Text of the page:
The relationship between Ji-hoon and Hye-soo remains icy. They don't like each other very much, and it's easy to see why. Ji-hoon legitimately has trouble so much as processing Hye-soo's motivation, which is suitably ironic given that he himself is motivated entirely by motherly love. It's just that in Ji-hoon's eyes, saving Mi-ran is more a goal he should be striving for than one of emotional merit. Ji-hoon's pointed verbal attack against Mi-ran at the end really stings in part because he's right. The situation is in fact her fault. Mi-ran is a hard character to pity.
So is Ji-hoon for that matter. Brief moments of restaurant employee gossip firmly establish that Ji-hoon is not a popular boss, and that they know he's little more than a soulless suit. Where "Marriage Contract" really excels is in showing what it's like for a person to live daily life as a soulless suit. Ji-hoon's ex-girlfriend Na-yoon (played by Kim Yoo-ri) is especially brutal in her appraisal of Ji-hoon's personality, yet she's basically right about him.
Hye-soo is appropriately bewildered by all this. I like how she obviously finds the situation bizarre, but is willing to bite her lip because she needs the fake marriage as much as Ji-hoon does. Even so, Hye-soo is able to live life on her own terms. Observe how with Eun-seong, Hye-soo is able to take joy even in such small pleasures as eating meat because life is about enjoying oneself. Living is not a means in and of itself.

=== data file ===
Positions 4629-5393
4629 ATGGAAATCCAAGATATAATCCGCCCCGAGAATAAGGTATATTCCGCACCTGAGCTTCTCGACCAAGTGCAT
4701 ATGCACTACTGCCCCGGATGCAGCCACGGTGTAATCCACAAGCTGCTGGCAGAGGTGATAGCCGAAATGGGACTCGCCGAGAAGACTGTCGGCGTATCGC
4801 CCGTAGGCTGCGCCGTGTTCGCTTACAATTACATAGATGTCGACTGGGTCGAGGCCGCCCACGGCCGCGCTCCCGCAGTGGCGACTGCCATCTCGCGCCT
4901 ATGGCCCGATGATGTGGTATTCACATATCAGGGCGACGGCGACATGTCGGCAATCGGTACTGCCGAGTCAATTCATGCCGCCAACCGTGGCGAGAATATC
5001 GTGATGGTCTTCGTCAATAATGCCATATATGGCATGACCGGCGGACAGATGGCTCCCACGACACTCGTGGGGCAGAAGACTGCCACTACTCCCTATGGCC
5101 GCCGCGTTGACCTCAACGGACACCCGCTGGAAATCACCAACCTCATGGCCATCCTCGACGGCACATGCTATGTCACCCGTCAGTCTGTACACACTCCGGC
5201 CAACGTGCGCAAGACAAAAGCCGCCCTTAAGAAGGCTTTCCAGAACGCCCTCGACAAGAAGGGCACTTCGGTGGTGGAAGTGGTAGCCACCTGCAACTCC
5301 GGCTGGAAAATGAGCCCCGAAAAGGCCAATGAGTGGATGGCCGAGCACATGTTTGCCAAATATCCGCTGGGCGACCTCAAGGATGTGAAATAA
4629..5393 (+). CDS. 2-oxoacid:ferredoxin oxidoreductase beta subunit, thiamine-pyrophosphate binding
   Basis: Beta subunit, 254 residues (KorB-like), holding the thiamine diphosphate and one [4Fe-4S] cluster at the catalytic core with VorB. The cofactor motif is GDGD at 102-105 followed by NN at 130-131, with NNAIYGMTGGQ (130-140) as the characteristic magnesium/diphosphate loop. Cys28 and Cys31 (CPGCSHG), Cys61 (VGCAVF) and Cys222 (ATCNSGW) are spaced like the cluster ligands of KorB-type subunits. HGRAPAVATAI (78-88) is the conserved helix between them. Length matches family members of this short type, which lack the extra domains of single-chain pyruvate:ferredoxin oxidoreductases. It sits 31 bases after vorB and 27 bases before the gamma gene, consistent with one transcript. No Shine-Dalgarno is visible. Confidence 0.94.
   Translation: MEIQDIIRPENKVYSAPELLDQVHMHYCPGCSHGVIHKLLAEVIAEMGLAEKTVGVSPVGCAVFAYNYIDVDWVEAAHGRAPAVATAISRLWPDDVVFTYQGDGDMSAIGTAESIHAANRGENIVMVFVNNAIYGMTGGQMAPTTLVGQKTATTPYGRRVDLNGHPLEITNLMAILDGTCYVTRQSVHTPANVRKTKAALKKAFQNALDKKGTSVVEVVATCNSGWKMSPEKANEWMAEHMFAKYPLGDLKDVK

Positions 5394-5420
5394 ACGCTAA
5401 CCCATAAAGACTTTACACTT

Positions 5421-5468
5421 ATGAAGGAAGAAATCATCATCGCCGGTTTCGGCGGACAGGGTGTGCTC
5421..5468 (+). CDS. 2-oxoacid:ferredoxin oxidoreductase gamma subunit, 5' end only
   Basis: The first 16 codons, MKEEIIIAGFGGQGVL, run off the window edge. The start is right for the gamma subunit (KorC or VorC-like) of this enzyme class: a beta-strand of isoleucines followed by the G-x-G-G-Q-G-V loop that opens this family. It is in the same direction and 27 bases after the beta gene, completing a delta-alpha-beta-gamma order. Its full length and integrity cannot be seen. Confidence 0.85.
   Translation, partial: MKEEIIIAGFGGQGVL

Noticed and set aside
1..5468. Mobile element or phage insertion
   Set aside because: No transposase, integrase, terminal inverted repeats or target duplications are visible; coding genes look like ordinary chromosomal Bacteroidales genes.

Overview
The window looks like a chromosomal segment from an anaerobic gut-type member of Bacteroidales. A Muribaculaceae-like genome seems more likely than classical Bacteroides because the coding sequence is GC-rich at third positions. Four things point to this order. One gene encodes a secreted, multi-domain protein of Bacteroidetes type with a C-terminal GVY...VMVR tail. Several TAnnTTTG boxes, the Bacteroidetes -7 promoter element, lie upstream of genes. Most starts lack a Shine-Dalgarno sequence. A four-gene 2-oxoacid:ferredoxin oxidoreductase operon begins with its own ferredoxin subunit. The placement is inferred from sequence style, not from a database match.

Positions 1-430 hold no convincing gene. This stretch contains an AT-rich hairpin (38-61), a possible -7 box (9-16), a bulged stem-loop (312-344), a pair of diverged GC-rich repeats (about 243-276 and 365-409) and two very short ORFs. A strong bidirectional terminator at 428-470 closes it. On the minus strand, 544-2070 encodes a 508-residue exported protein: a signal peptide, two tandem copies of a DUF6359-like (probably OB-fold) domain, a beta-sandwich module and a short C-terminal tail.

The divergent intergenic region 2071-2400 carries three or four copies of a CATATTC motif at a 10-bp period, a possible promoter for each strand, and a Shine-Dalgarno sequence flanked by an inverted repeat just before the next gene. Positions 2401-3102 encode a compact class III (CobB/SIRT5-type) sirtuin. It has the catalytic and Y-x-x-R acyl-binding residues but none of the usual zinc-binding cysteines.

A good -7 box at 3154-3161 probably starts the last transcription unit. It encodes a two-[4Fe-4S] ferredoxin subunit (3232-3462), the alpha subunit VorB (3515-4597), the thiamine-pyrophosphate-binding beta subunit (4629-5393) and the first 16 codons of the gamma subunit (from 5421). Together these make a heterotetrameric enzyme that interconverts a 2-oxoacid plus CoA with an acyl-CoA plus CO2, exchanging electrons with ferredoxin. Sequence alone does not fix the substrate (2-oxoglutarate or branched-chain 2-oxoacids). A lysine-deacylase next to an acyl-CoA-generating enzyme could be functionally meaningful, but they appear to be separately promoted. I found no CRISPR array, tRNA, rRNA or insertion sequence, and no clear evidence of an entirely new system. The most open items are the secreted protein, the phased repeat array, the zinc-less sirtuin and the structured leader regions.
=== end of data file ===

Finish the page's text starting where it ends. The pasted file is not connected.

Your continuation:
That's the sense of wonder that's missing from Ji-hoon's fairly stiff family relations. Ji-hoon gets along all right his family, but never really talks to them. This aspect of his life is an essential plank to Ji-hoon's greater plan to convince people that he could maintain a secret girlfriend for so long without they're knowing. Even Ji-hoon's sense of humor feels slightly wrong. He mostly fails to grasp the irony in Hye-soo's suggestion for how they first met.
There's a lot about Ji-hoon that's fascinating yet oddly probable in a lot of ways rich family dynamics aren't normally portrayed in media. Ji-hoon is more clueless and out-of-touch than he is genuinely malicious. Just look at his preposterous car, or his surprise at seeing the home of a lower-class person. Then compare Eun-seong, and how there's something all-too-adorable about how she's finally found a cute animal that probably won't accidentally find some way to kill her.
Review by William Schwartz
Staff writer. Has been writing articles for HanCinema since 2012, having lived in South Korea since 2011. Started out in Gyeongju, then to Daegu, then to Ansan, then to Yeongju, then to Seoul, lived on the road for HanCinema's travel diaries series in the summer of 2016, and is currently settled in Anyang. Has good tips for utilizing South Korea's public bus system. William Schwartz can be contacted via firstname.lastname@example.org.
"[HanCinema's Drama Review] "Marriage Contract" Episode 3"
by HanCinema is licensed under a Creative Commons Attribution-Share Alike 3.0 Unported License.
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